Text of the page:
The European rival of OpenAI receives major financing
Aleph Alpha GmbH, a startup in artificial intelligence that aims to establish a European competitor to the large language models developed by OpenAI and Google, secured over $500 million from a group of industrial giants and financial investors. Schwarz Group, the venture arm of Robert Bosch GmbH, SAP SE, Hewlett Packard Enterprise, and seven new investors participated in this funding round.
Positioning itself as a local European champion in technology, Aleph Alpha aims to differentiate itself from its US-based competitors. Germany’s Vice Chancellor and Minister for Economic Affairs, Robert Habeck, praised the investment as a strategic national priority, highlighting the importance of European sovereignty in the AI sector.
In its pursuit of large language model technology like ChatGPT, Aleph Alpha focuses on applications tailored for European enterprises, particularly in areas like security and data privacy. The company was established in Heidelberg, Germany, by Jonas Andrulis, a former engineer at SAP and Apple, Inc.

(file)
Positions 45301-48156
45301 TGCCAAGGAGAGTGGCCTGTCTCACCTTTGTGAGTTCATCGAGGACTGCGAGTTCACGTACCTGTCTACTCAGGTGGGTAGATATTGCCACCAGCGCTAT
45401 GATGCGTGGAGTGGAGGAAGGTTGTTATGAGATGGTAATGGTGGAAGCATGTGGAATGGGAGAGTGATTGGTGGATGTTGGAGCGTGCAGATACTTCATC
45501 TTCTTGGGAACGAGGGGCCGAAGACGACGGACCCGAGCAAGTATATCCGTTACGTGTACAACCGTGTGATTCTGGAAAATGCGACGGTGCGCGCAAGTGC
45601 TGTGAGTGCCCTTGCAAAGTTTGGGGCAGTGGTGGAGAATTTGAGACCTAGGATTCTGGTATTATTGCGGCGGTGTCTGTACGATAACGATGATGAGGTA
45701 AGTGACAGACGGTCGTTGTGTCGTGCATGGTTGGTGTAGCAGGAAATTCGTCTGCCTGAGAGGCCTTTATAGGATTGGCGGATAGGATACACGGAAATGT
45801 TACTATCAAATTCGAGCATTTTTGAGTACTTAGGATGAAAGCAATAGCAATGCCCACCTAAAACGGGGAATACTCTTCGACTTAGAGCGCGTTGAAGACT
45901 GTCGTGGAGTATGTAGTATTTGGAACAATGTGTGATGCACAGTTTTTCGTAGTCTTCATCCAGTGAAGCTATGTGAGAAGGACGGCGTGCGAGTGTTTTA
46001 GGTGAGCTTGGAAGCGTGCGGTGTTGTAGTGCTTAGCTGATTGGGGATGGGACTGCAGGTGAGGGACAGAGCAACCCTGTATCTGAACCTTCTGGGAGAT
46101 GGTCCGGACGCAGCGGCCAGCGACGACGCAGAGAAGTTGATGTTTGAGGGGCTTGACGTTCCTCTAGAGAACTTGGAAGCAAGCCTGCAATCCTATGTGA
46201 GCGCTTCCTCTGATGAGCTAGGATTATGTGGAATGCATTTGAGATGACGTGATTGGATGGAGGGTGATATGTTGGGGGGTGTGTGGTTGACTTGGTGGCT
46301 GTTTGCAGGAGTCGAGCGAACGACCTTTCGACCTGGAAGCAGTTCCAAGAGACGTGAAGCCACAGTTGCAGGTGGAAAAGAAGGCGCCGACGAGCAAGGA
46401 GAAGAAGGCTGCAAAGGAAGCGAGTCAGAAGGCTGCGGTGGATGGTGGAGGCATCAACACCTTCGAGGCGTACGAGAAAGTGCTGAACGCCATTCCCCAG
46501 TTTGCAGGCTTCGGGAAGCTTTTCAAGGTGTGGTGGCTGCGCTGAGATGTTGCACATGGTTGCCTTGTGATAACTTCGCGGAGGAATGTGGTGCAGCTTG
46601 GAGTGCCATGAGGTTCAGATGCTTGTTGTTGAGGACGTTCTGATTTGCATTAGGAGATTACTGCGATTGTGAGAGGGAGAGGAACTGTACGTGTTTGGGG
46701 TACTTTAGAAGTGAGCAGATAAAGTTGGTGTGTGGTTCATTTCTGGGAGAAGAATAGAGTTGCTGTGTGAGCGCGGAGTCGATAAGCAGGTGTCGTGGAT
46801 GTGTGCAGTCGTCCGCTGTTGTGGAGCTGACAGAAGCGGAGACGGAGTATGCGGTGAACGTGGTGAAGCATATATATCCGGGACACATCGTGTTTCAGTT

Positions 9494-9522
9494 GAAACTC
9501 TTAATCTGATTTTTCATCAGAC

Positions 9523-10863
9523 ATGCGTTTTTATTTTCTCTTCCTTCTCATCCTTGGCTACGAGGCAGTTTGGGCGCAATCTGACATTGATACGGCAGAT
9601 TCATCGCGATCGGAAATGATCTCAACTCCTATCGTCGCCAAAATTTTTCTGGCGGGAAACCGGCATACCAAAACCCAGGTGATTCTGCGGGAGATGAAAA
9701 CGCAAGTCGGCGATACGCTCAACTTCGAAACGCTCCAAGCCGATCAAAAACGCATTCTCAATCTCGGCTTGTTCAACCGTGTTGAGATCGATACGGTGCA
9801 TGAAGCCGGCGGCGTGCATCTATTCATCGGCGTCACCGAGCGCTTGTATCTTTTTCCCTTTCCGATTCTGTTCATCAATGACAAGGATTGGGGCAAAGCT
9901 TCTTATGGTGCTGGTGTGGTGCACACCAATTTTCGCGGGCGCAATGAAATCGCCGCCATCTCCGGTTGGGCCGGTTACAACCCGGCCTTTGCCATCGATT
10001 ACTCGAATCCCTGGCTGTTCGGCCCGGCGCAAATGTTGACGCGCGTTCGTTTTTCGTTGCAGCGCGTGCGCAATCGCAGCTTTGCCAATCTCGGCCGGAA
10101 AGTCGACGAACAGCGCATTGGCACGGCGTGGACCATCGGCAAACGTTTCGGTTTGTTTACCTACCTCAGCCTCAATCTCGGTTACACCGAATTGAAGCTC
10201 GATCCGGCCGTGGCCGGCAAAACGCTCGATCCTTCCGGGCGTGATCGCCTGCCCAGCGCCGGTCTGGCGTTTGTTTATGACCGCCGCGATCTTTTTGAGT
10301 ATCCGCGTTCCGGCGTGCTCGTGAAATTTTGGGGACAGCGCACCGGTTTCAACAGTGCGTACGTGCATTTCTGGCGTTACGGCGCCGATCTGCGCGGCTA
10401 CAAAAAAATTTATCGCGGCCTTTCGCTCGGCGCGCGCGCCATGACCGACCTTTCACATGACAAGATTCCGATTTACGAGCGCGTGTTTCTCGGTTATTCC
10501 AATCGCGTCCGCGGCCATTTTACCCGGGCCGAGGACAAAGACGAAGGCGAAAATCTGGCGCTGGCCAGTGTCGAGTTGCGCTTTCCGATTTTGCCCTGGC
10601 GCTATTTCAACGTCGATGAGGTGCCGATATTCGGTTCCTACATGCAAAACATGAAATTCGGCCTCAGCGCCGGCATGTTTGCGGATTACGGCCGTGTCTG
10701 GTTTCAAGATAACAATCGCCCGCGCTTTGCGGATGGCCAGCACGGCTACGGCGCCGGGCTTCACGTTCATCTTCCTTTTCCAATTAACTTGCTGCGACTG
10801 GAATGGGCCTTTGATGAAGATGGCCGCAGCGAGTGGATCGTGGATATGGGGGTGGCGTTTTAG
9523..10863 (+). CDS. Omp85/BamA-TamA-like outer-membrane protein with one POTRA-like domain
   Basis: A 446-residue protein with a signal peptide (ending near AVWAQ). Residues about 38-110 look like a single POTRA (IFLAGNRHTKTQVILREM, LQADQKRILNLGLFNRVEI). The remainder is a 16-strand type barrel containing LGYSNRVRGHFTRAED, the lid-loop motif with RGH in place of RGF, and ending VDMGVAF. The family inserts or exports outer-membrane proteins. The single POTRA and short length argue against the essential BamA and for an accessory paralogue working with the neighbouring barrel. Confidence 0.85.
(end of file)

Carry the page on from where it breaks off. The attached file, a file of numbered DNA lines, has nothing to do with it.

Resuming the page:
Amidst a landscape where technology heavily relies on expensive computing power, Aleph Alpha’s previous fundraising round of €23 million in 2021 pales in comparison to the significant investments made by its competitors. For instance, Anthropic, a US startup with similar safety features, is in talks to secure up to $2 billion following a $4 billion investment from Amazon.com, Inc.
While Anthropic, OpenAI, and Google have expanded their generative AI offerings in the US and Europe, a French startup, Mistral, emerged in 2023, raising $113 million in its initial financing round. Similar to Aleph Alpha, Mistral positions itself as a European alternative to Silicon Valley.
During the early 2000s, the EU faced a pivotal moment when the internet technology boom led to the emergence of numerous major American conglomerates while Europe saw almost none. In the years following, European companies have struggled to reach the scale of giants such as Apple, Alphabet, or Amazon, and have found it challenging to rival the scale of Chinese counterparts like Alibaba. Now EU policymakers are very concerned that the next technological revolution – in artificial intelligence and quantum computing – will similarly pass Europe by.